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Christmas and Telephony

Over Christmas I’ve been watching how the holidays affect telephone usage – yes, I know, but old habits etc. It’s probably just me but I find it fascinating to see how human behaviour is revealed so obviously in statistics that you wouldn’t think to look for it. No surprise to Google I guess.

Anyway, a few of years ago I did a blog post for a mate of mine over at www.trefor.net and thought I’d get out of writing a new blog whilst still a little bleary-eyed by reproducing a slightly updated version of it here.

This is a Time of Day telephony traffic graph – I’ve been looking at them for most of my working life. For a normal business day, they pretty much always look like this:


People generally get into the office and start making calls at about 9am, work steadily up to about midday, then about a third of them have a spot of lunch. They come back at 2pm and start calling again, then everything starts tailing off about 4pm as people start thinking of home – or beer, or both.

Telephone networks have to be built to cope with the traffic at the busiest hour of the day so since the very earliest days of telecommunications telephone companies have been trying to reduce the height of those peaks and spread the load more evenly across the 24 hour day. A call at a peak adds a cost but a call either side of a peak adds a profit.

As you can see, the network is doing practically nothing after 6pm which was the reason for the cheap tariffs after 6pm – to try to encourage calling after the afternoon busy hour.

Regardless of all sorts of societal and technological changes that graph has looked the same for generations; nothing changes it – except holidays and weekends.

This is a Saturday to the same scale:


A few people work Saturday morning, they don’t really bother about a break for lunch and it’s pretty much all over by 4pm.
It seems that most business people still honour the Lord’s day. Sunday:


Funny things happen just before Bank Holidays. This is Christmas Eve:


It’s a normal working day but has about half the busy peak of a normal working day. But let’s face it, those that do come into the office go missing at lunch time.

Christmas Day itself is a disaster:


And Boxing Day is pretty much the same (still a bank holiday, of course):


The day after Boxing Day is supposed to be a normal working day – except it isn’t. The green line in the graph below is a normal working morning – in fact it’s the trace of the same day the week before. The red is what actually happened.

Looks like two thirds of businesses didn’t bother, doesn’t it?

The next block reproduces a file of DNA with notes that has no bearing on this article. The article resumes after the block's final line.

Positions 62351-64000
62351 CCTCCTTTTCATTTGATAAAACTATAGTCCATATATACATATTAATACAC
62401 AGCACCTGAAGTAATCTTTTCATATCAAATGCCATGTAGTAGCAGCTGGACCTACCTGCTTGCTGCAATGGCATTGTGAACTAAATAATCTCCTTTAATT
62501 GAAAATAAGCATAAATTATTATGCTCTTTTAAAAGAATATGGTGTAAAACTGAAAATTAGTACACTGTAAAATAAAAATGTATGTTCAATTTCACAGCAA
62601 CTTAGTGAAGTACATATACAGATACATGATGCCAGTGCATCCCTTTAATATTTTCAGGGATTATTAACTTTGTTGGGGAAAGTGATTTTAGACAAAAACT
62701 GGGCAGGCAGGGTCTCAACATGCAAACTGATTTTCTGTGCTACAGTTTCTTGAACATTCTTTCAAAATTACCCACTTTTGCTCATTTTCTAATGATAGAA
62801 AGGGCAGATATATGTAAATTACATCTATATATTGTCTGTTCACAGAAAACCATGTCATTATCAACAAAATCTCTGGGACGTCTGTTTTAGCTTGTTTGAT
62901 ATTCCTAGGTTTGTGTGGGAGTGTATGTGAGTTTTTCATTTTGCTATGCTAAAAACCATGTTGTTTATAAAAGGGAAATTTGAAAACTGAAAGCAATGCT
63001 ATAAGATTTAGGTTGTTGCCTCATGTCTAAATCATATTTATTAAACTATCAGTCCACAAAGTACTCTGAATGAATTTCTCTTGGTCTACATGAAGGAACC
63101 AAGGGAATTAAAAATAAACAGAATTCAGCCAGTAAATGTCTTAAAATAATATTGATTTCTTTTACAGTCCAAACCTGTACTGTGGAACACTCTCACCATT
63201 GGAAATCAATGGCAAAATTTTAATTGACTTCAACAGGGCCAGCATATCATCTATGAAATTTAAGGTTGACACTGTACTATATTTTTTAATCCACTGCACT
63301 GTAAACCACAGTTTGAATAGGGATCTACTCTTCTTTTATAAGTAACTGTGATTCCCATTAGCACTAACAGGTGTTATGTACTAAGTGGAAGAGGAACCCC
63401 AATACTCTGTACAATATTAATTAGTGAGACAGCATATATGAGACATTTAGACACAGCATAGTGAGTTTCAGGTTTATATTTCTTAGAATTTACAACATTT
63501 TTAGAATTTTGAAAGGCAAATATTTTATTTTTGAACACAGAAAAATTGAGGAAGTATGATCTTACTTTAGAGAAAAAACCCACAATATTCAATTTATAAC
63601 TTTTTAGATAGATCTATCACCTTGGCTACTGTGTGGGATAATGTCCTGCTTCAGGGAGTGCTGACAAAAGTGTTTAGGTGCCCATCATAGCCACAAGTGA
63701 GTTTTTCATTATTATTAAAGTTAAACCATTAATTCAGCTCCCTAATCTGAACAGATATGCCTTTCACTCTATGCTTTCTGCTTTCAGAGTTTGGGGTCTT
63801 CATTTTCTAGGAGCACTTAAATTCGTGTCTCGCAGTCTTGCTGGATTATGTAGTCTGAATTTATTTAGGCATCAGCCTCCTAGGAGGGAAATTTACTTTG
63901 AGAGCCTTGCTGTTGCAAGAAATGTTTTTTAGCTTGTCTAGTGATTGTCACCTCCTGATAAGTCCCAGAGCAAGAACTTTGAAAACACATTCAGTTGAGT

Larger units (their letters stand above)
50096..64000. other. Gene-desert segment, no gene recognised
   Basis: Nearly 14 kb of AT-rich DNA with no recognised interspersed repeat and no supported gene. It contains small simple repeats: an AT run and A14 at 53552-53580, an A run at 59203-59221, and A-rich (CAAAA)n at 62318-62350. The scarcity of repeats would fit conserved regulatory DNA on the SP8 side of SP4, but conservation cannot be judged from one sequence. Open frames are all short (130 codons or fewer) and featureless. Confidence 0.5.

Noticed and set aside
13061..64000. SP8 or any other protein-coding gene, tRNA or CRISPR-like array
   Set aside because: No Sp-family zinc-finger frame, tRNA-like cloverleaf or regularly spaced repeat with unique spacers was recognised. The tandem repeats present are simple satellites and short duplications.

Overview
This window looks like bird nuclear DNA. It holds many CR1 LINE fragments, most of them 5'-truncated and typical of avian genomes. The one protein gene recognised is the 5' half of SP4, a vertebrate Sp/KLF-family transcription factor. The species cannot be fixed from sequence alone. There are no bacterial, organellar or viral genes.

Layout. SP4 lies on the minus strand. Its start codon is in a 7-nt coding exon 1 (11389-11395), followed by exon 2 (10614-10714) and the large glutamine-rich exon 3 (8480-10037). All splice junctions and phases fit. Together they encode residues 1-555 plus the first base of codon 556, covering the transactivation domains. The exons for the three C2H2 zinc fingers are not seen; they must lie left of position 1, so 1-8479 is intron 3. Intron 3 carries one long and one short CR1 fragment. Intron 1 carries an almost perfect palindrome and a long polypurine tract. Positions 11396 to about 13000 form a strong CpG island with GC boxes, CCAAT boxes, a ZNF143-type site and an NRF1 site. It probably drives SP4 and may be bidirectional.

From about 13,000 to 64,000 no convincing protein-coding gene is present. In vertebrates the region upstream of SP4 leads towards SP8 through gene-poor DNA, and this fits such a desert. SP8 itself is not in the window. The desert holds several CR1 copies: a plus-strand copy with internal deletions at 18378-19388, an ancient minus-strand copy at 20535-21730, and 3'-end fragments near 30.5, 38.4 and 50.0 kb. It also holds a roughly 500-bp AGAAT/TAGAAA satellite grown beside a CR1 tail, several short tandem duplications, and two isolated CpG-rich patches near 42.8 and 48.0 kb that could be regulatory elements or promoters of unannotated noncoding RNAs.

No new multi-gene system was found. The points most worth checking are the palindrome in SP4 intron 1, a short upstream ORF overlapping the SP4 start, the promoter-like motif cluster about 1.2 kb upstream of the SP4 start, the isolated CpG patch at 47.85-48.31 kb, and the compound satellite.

All things being equal there’s about 15% less traffic in December than November.

But the good news for business telcos is that after New Year’s Day January bounces right back. Everyone’s back at work, lots of good intentions and Christmas debts to pay off, no more holidays – telephony traffic is usually around 30% up on December.

Telephony – all human life is shown here.


caveman_computerI found myself shouting at the radio again last week when it was announced that over half of our schools don’t teach to GCSE in computer science. (But you can bet your life they all teach media studies or some such worthless nonsense. Our fine public schools pride themselves in teaching Latin for God’s sake.)

This prompted me to look up figures for students studying computer science at university and it’s the same picture; numbers fell by 29% between 2004 and 2014. How can this be happening when we need these skills quite badly? Here at Voipfone we’re always on the lookout for good programmers, they’re hard to find.

I was speaking to an ‘educationalist’ about this and she said that it’s mostly because they can’t get the teachers to teach it, so we spin round and round talking chickens and eggs.

About a week after this came to light we heard from Theresa May about her gleaming new Industrial Strategy. This, coming from a Conservative government, is quite extraordinary as economic tinkering in the private sector has been highly unfashionable even for socialist governments for the last 40 years. But anyway:

“Technology is at the heart of our modern Industrial Strategy, and we will continue to invest in the best new innovations and ideas, in the brightest and best talent, and in revolutionary digital infrastructure,” said May.

“And as we prepare to leave the European Union, I am clear that Britain will remain open for business. That means government doing all it can to secure a strong future for our thriving tech sector and ensure people in all corners of our nation share in the benefits of its success.”

I hope she’s putting some money – and people – into the schools and universities to teach this technology, otherwise there won’t be anybody to build this bright new tech world.

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